Kazakhstan’s Economic Nationalism Could Set Precedent for Other Oil States

Kazakhstan’s Economic Nationalism Could Set Precedent for Other Oil States

On Jan. 15, the government of Kazakhstan ended months of uncertainty in world energy markets by announcing that KazMunaiGaz, the country's national oil and gas company, would assume a lead role in developing the Kashagan oil field, one of the world's largest. The decision marks the latest instance of a government strengthening control over its valuable national resources by pressuring foreign firms to revise production sharing agreements (PSAs) negotiated years earlier.

A press release issued by KazMunaiGaz concerning the new memorandum of understanding stated that it "seals the consent of all commercial participants in the consortium to transfer a stake to a KazMunaiGaz subsidiary to increase its share in the production sharing agreement to the level of the largest participants as of January 1, 2008."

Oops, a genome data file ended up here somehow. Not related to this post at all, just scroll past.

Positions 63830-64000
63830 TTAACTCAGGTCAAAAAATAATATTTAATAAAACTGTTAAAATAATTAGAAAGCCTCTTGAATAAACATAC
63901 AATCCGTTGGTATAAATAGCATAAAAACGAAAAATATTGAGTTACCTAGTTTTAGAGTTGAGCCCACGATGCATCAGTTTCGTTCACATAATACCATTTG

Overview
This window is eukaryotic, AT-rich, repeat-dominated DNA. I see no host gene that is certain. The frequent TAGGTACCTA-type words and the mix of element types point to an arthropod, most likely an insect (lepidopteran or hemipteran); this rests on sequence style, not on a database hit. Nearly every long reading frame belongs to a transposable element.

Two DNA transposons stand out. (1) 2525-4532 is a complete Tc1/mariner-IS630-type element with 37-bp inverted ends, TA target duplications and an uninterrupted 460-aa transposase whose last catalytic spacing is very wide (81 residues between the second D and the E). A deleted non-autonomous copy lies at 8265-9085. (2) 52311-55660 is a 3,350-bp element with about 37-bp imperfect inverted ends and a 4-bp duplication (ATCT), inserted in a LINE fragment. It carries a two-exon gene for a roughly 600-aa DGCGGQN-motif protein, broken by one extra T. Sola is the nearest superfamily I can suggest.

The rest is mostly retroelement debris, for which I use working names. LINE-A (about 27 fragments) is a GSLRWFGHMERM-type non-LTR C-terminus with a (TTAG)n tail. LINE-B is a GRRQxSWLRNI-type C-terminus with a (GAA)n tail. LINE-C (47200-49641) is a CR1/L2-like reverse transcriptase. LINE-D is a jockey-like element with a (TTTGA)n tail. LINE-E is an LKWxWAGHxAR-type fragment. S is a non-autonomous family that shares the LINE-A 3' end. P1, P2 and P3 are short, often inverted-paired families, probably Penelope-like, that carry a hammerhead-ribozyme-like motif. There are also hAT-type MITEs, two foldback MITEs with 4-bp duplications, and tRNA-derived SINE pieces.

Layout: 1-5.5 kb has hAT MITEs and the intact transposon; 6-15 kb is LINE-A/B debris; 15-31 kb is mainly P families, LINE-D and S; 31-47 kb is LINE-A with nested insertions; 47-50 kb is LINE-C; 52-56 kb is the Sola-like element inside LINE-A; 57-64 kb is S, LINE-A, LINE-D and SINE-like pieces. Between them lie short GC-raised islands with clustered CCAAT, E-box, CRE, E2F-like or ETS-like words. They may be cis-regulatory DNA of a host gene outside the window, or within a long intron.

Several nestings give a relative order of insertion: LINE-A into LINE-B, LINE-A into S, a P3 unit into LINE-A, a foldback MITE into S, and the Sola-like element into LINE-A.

At present, Italy's Eni SpA, Exxon Mobil Corp., Royal Dutch Shell PLC, and France's Total SA each own 18.5 percent in the project, while ConocoPhillips holds 9.3 percent, and Japan's Inpex and KazMunaiGas possess 8.3 percent each. Under the new deal, KazMunaiGaz will receive a 16.8 percent share of the project, while the shares of the other firms in the consortium will proportionally decrease. In addition, Eni will share the role of main operator with that of the other largest shareholders. The Kazakh government will pay the other members $1.78 billion for these shares, but will recoup about $5 billion from royalties and compensation for lost revenues due to earlier project delays.

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